Morality and the single PC

2008 January 3
by Vanir

Have you ever noticed how relative and odd the concept of morality becomes in a D&D campaign?

A couple weeks ago, before the holidays completely annihilated our beautiful regular gaming schedule, Dante and Kanati sent our intrepid adventurers into a city ruled by women. The men were considered second-class citizens, and were not even allowed to speak without permission lest they be beaten. Since I was playing my intrepid formerly-womanizing rock star bard Bat Loaf (and I was under the influence of a lot of E.L. Fudge), it is not surprising that I landed us in hot water by mumbling something about it being “that time of the month” in the presence of the city’s Queen.

What? I was roleplaying!

At that point the guards held Bat Loaf down and had been ordered by the Queen to whip him when the proverbial feces hit the proverbial fan. Our paladin and his weaponmaster buddy got very, very angry and started ranting about how outraged they were that this could happen in a civilized society and that no human being (regardless of race, gender, or culture) should be treated with such indignity. Things got heated enough that I wasn’t sure if the players were angry (they claimed later not to be but at the time it was a little freaky). And then they declared that they would die before they allowed this indignity to take place, and both drew swords.

They were promptly subdued and placed into the same uncomfortable position as my bard.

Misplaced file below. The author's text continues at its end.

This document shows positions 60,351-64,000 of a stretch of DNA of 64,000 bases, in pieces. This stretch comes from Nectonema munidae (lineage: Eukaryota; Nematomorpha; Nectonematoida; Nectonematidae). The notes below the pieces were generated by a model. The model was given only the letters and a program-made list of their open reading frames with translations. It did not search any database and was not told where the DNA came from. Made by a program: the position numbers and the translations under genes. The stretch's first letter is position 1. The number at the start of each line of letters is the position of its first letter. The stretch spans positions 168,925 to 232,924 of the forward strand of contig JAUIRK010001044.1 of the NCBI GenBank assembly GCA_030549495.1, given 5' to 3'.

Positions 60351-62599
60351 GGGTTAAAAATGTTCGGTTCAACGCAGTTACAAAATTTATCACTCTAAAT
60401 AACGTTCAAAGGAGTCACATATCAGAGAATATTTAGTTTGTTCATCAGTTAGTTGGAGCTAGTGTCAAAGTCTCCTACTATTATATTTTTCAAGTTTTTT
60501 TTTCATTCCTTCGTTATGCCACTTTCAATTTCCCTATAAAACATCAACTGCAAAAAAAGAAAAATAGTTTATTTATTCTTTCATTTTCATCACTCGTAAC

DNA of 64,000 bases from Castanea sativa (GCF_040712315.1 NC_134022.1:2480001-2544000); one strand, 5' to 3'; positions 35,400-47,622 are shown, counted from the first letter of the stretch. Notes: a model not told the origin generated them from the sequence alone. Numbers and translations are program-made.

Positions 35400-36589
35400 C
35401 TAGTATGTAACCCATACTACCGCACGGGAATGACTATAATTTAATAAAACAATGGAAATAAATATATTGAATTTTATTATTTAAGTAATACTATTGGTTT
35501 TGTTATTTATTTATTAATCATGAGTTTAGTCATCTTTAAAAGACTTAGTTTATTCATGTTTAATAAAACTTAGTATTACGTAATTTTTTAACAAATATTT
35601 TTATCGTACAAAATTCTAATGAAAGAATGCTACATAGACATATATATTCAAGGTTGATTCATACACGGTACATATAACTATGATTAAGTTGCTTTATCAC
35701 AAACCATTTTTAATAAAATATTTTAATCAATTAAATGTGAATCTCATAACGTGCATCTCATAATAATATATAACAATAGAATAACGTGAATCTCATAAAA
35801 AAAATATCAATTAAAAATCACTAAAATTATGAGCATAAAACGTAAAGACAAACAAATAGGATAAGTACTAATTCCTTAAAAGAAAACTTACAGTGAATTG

There is a point to this post aside from fond memories of our last D&D session. In my experience, players tend to either eschew morality (as the feat) and do whatever they feel like regardless of situation or (ew) alignment — or they take morality REALLY SERIOUSLY, and blades get drawn at the slightest offense. Think about it, how many times have you witnessed a dispute between two party members, and one’s drawn steel on the other? Or decided that a character’s actions were “evil” so obviously they must be evil and OMG I’M SWORN TO DESTROY EVIL!!!!! KILL KILL MAIM CLEANSE!!!!!

The interesting part about all of this to me is that I don’t understand why this is. It’s like their PC’s morality programming consists of directives like Robocop’s, and they must commit endless, senseless violance against any violations of such. I believe this makes sense for some characters, especially paladins. Any time you’re on a holy mission to do something, sense tends to get left by the wayside. But when you get a 2nd level wizard charging a squad of orcs armed only with a dagger and righteous indignation, that’s just not good roleplaying. Also, it is stupid.

To finish the story, my bard, (who has no shame in times of need) promptly grovelled spectacularly and pretended subservience to the female party members to enough effect that he avoided a beating and managed to keep the other two alive (although not untouched by the cat-o’-nine). Our paladin swore to return one day to “educate these people in the ways good people live”. Which is sad, because our cleric can’t true res yet.